Meanwhile, way-to-the-east, the opposite in nature as Hurricane Matthew brutishly-swirls along the south Atlantic seaboard — sustained winds, 120 mph.
Description of the complication of weather shit — Dr. Jeff Masters at WunderBlog this morning: ‘Matthew’s eyewall replacement cycle (ERC) was also a good news/bad news situation: while the ERC reduced the hurricane’s peak winds from Category 4 to Category 3, strong winds have now spread out over a wider area, which will increase the storm surge, due to all the extra water that will be put in motion by an expanded wind field.’
A good-news/bad-news thing…
(Illustration above: ‘Inverse of Hurricane Matthew,’ found here).
Sorry-to-say, Hurricane Matthew seems to be the role-model of life-to-come on this planet. Climate change, despite its weighty-input on our lives, is still the elephant-in-the-room, and, the guy behind the curtain — combining metaphors to produce an abstract on how important global warming.
And how it’s been pushed aside. As we await/anticipate the second presidential debate this Sunday, climate change hasn’t made too much a dent so far — just under a minute-and-a-half of talk on the subject in the first one.
Of course, that was one weird-ass bit of programing.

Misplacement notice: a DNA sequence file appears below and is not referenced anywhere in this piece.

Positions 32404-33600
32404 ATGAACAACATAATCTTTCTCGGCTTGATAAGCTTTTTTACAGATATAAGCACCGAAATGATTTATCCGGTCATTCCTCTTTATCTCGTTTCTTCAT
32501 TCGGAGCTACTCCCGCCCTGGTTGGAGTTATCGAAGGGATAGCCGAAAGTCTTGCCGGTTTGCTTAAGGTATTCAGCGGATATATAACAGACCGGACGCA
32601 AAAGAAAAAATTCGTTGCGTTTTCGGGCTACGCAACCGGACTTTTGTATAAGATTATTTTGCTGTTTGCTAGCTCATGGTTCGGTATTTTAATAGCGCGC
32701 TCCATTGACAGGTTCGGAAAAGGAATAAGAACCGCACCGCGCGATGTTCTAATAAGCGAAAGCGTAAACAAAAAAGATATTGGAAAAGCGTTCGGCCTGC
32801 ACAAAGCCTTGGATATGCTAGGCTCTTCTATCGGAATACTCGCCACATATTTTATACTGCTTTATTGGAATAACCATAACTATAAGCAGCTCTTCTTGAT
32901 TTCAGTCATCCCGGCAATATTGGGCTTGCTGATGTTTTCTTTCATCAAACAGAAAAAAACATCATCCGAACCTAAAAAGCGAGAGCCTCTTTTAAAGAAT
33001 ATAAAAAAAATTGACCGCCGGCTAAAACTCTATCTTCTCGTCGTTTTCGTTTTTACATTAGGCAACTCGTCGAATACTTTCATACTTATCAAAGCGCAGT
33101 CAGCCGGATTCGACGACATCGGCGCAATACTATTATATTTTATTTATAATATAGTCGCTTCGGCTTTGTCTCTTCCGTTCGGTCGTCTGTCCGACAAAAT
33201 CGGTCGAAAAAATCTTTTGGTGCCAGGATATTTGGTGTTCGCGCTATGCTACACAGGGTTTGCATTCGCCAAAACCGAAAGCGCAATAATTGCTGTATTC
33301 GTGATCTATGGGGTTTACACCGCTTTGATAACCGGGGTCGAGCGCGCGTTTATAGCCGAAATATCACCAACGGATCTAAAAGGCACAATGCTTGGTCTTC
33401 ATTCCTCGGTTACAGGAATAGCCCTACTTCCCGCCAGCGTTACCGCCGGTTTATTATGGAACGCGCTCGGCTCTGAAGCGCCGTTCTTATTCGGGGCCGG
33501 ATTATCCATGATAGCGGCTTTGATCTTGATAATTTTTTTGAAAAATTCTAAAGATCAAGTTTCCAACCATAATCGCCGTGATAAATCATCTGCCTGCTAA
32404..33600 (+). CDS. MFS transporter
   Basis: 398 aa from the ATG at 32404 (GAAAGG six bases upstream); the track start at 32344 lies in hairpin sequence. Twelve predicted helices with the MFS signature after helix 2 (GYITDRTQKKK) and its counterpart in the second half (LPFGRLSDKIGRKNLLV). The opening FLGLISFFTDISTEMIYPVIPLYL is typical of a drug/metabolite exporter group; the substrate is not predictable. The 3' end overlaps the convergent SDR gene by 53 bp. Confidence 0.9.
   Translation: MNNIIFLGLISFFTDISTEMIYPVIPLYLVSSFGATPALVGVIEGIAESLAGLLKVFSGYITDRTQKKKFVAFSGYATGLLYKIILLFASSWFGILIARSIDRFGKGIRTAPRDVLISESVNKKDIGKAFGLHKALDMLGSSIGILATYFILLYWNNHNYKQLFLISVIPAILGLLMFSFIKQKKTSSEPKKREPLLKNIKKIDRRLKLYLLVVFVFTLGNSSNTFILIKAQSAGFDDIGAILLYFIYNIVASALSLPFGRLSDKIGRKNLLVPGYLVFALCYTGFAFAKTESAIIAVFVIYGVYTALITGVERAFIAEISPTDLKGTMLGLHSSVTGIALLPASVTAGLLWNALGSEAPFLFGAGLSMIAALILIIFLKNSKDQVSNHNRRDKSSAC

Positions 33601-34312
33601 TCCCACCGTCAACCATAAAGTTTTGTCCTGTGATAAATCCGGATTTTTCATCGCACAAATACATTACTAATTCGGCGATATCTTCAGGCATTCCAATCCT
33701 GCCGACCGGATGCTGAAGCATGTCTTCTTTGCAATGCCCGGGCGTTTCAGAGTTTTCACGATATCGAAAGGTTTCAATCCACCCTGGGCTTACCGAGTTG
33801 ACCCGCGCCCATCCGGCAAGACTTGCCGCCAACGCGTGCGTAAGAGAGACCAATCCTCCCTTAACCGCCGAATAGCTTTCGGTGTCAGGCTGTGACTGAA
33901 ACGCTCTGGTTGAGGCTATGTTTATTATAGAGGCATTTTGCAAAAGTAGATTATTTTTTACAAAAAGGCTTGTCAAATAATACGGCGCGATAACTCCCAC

So much shit of a useless nature, and not enough reality — via SkepticalScience yesterday:
Climate scientists have 95-percent confidence that humans are the main cause of global warming over the past six decades.
Their best estimate attributes 100-percent of global warming since 1950 to human activities.
90-to-100-percent of climate scientists and their research agree on this.
Human-caused global warming is as settled as science gets.
Yet most Americans don’t realize it.
Moreover, the more conservative a person’s ideology, the less likely they are to accept this scientific reality or to trust the scientific experts.
According to a new Pew Research Center poll, just 48-percent of Americans realize that the Earth is warming mostly due to human activity. Highlighting a vast partisan reality gap, 79-percent of liberal Democrats and just 15% of conservative Republicans answer the question correctly.
And back to Hurricane Matthew — Suzana Camargo, professor of ocean and climate physics at Columbia University’s Lamont Doherty Earth Institute (via Forbes yesterday): ‘“What we’re aiming to say is that the probability of occurrence (of intense storms) has changed (because of climate change)…It seems pretty convincing, you know, you have every year these very intense typhoons — you have Hurricane Patricia and now you have Hurricane Matthew, but you cannot say that yet.”‘
And to offset any pretense — from the Guardian this week:
A new paper submitted by James Hansen, a former senior Nasa climate scientist, and 11 other experts states that the 2016 temperature is likely to be 1.25C above pre-industrial times, following a warming trend where the world has heated up at a rate of 0.18C per decade over the past 45 years.
This rate of warming is bringing Earth in line with temperatures last seen in the Eemian period, an interglacial era ending 115,000 years ago when there was much less ice and the sea level was 6-9 meters (20-30ft) higher than today.
And there’s T-Rump…